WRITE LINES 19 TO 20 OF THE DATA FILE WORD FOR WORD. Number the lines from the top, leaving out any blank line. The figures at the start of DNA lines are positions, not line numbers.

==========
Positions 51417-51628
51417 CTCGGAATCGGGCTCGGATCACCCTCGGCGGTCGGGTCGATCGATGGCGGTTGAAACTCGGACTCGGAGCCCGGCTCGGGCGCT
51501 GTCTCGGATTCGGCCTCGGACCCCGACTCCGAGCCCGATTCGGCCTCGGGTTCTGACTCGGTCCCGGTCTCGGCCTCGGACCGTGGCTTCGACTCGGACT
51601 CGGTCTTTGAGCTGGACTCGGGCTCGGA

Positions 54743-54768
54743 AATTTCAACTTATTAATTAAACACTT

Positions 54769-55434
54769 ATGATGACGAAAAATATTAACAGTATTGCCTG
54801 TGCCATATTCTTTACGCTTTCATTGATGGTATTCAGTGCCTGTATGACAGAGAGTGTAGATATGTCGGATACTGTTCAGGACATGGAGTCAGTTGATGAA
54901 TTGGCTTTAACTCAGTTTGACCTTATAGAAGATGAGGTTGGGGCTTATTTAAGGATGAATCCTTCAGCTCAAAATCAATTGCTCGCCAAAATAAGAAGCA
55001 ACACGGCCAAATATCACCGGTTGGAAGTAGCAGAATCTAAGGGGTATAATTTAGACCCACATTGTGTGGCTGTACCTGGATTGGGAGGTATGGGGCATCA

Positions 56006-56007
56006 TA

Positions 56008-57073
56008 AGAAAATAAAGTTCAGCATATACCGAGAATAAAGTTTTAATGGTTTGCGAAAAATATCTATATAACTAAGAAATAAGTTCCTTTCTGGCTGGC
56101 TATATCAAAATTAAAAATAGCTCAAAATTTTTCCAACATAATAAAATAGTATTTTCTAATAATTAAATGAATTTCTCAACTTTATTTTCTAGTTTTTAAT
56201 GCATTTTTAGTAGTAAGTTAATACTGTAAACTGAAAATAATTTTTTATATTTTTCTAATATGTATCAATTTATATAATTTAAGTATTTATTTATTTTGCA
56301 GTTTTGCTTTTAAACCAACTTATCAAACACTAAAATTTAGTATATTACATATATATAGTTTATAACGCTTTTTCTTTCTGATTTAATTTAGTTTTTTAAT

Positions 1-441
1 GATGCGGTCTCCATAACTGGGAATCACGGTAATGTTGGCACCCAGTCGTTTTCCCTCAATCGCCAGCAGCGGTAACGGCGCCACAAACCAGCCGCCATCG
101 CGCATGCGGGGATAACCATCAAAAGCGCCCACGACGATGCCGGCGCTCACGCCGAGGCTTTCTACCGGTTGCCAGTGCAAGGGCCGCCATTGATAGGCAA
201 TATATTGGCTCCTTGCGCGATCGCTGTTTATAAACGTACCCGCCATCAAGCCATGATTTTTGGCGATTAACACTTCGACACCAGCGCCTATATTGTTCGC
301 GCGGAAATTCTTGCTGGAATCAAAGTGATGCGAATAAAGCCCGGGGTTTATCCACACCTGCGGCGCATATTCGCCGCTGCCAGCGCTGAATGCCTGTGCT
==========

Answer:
Positions 1-441
1 GATGCGGTCTCCATAACTGGGAATCACGGTAATGTTGGCACCCAGTCGTTTTCCCTCAATCGCCAGCAGCGGTAACGGCGCCACAAACCAGCCGCCATCG